After an early walk with Ollie, it’ll be a quiet day sitting in the sun today and with temperatures in the West Midlands predicted to reach 30 degrees, factor 30, my hat and a parasol are must haves! However, one job that does need doing at some point is the cutting back of all the wallflowers I’ve put in temporary accommodation – they are looking extremely sad. I think there’s just too much foliage for the root ball to cope with in this heat particularly after their rude uprooting this week.
After such a wet June, it’s great to see it out with sunshine and flowers – strolling around the garden with my camera on this last Saturday of the month, there’s plenty of choice for six today, so here goes:
A lovely penstemon, this one is ‘Sour Grapes’ – a terrible name for such an attractive plant! I took cuttings from this and two other varieties last year – they’re still rather small and there’s no sign of any flowers as yet, keeping fingers crossed.
A view along the pastel border (there is an exception, the brightly coloured penstemon in the background is to be moved in the Autumn). The stachys byzantina to the right was actually in the border when we moved in 24 years ago, but I took it out shortly afterwards as I just didn’t appreciate its appeal at the time. However, as ever, nature is amazing – this plant reappeared a couple of years ago and at first I wondered what it was, but the soft young leaves were a giveaway and I decided to let it grow. I certainly appreciate it’s charms now – not only does the silvery grey foliage complement the other colours in the border, it is silky soft to touch, thereby giving it its common name of Lamb’s Ears! The shasta daisy, leucanthemum x superbum ‘Starburst’ in the mid-ground is just coming into flower – it’s a bee and butterfly magnet, so we’re all looking forward to it. This particular variety is a well contained plant, I remember one in my childhood garden that spread like wildfire, so you do have to take care when making a choice!
I originally grew Malva sylvestris ‘Mauritiana’ from seed – and it self seeds quite freely. It’s quite a tall plant, 75cm plus and flowers prolifically up and down the stem and so is a welcome addition to the garden – only for for some unknown reason, they always appear at the front of the border!
Talking of self seeding – this is an area of the garden that was home to a couple of shrubs and a rose that died last year – Chris dug it over and we hadn’t decided what to do with it, other than place a bird bath in the centre. This year, lychnis coronaria, verbena bonariensis, campanula persicifolia and a white malva have self seeded prolifically. I’ve added delphiniums and ammi majus grown from seed and we have a beautiful full display – with minimal effort!
This group 2 Clematis niobe has rich velvety flowers – I’ve found it difficult to do the colour and texture justice in a photo, but I would recommend it – it isn’t too vigorous and with a post-flowering pruning, it should have a second flush later this summer.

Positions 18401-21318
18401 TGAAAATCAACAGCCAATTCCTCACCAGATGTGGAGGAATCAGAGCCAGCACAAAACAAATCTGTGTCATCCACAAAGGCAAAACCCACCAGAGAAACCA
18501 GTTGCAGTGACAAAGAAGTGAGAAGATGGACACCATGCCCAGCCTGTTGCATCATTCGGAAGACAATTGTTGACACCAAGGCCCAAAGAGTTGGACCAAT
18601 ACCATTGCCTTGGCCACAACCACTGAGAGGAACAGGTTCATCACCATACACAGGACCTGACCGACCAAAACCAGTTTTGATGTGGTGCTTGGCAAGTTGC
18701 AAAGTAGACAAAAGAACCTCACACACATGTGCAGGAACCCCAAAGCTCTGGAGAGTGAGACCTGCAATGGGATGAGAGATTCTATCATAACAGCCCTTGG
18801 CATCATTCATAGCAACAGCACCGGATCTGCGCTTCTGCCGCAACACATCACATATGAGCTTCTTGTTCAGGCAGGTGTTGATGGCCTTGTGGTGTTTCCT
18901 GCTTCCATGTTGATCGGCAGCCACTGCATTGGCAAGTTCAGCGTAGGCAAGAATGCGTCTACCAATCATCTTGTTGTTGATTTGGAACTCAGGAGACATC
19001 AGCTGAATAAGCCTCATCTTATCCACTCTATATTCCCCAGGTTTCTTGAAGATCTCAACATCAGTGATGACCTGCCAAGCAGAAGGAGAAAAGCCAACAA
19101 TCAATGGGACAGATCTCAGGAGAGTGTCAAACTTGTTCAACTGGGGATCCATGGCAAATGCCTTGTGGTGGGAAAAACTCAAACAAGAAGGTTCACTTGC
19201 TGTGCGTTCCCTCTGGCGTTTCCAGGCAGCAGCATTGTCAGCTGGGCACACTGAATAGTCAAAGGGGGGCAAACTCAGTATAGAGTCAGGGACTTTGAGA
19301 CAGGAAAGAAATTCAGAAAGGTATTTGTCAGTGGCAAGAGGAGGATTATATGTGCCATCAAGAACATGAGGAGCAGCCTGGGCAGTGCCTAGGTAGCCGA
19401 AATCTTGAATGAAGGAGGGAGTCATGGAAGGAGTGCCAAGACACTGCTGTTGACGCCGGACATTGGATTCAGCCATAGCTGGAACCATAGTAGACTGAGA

And finally – an unnamed clematis bought years ago in Morrisons, a tiny plant at the time and unfortunately, I didn’t make a record of the variety. This one rambles prettily away, up it’s support and into the hedge – the flowers are relatively small, but there’s a lot of them!
Enjoy your gardening week and for more gardening highlights, visit the home of Six on Saturday at: https://wordpress.com/read/feeds/57817038/posts/2327911984
10 thoughts on “Six on Saturday – June’s Swansong”
I love the pastel border! Beautiful! Oh how I wish I could grow Clematis….. but not to be in this climate!!
Such a beautiful six.I admire your eye for colour- both in the pastel bed and in the self-seeded one.
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I’m sure the other 5 are lovely but I didn’t really get past the penstemon! That is fabulous. 🤩🤩🤩🤩😍😍😍😍
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I love that self seeded bed. Do you think the digging contributed to it all coming up so lovely? And how amazing that the lamb’s ear came back after all those years. Hopefully their blooms’ll make the cut in a future SoS. That’s a smashing penstamon, too. Maybe it was named more for the colour of sour grapes than the fable. Maybe. If not, I’d love to know that story.
I think you’re right about the digging – all those plants were growing in small numbers nearby, and it was late summer when Chris dug it over. I’ve looked up the penstemon name – I found this but nothing else: https://www.bethchatto.co.uk/plants-for-general-conditions/penstemon-sour-grapes.htm
That’s really interesting. I never think of all these folk knowing each other or misnaming a flower. This one may have to appear in my garden sometime in the future. Thanks for that little extra info. I’m such a data collector (& quickly forgetter).
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